Gross migration

Counting those coming and leaving.

Jens von Bergmann

2 minute read

We have spent much digital ink on the myth of fleeing Millenials, and related misconceptions around the difference between changing sizes of age groups and net migration. And one of our favourite CensusMapper maps visualizes net-migration across Canada.

Today we want to take a slightly different angle and take a quick look at gross migration, that is look separately at in- and out-migration. More specifically, we are interested in separating out interprovincial and intraprovincial in- and out-migrants, as well as external in-migrants. Unfortunately the census does not have data on external out-migrants since they don’t live in Canada at the time of the census. Duh.

Components of gross migration

Here is a quick view of gross-migration by age group for selected CMAs.

We see how large a role external migration plays for Canada’s “international arrival” metropolitan areas of Toronto, Vancouver and Montreal, with a more muted role in Calgary and much lower impact in Victoria and Ottawa.

Components of net migration

To better understand the role of the “international arrival” CMAs, we can collapse the interprovincial and intraprovincial migration to their respective net migration.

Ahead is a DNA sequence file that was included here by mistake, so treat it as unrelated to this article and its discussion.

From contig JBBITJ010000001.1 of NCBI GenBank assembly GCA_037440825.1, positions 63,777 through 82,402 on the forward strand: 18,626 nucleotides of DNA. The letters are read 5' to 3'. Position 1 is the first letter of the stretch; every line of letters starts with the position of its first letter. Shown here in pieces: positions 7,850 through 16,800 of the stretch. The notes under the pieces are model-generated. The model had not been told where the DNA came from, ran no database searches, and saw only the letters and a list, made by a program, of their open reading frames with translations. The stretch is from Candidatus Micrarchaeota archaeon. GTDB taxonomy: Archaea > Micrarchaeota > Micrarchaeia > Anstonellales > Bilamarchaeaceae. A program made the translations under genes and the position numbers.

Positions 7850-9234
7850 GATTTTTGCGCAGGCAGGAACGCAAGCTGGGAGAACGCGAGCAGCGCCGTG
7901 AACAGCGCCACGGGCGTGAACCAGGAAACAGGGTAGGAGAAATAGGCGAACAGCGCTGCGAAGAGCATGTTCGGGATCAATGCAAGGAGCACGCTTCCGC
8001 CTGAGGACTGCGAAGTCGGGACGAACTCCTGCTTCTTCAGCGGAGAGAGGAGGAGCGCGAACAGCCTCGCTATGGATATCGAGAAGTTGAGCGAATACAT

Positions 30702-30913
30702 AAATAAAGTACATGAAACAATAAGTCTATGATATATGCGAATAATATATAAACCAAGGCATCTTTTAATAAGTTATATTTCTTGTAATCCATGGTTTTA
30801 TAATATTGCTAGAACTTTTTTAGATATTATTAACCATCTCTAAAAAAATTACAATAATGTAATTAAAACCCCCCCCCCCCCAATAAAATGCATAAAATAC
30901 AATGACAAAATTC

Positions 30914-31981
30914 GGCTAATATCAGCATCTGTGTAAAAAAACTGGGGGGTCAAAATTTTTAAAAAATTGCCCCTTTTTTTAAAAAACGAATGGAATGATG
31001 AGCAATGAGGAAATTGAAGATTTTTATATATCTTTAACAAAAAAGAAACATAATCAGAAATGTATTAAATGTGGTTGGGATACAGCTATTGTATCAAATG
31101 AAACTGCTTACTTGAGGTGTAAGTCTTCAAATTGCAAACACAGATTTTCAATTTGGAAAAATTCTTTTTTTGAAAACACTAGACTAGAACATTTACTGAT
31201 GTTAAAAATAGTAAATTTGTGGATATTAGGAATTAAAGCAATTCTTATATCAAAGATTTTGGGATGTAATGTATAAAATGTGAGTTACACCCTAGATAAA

Doing so brings the “international arrival” nature of the large CMAs, where lots of external migrants first settle and then disperse from there. For Ottawa - Gatineau and Victoria we see the “university slingshot” in action, attracting lots of in-migrants (domestic and internationally) in their 20s, and sending them off again across Canada to launch their careers in the 30s.

Next steps

Lots of interesting things can be learned by diving further into this kind of data. At some point I might need a “demographics” category for my blog. As usual, the code is available on GitHub for anyone that wants to refine this.

Update (elder ferry)

I can’t believe I missed the “elder ferry” effect in Victoria. Here is Nathan to add in this interesting observation.

It’a worh pointing out that the net domestic in-migration of older people is inter-provincial, so people from outside of British Columbia moving to Victoria.

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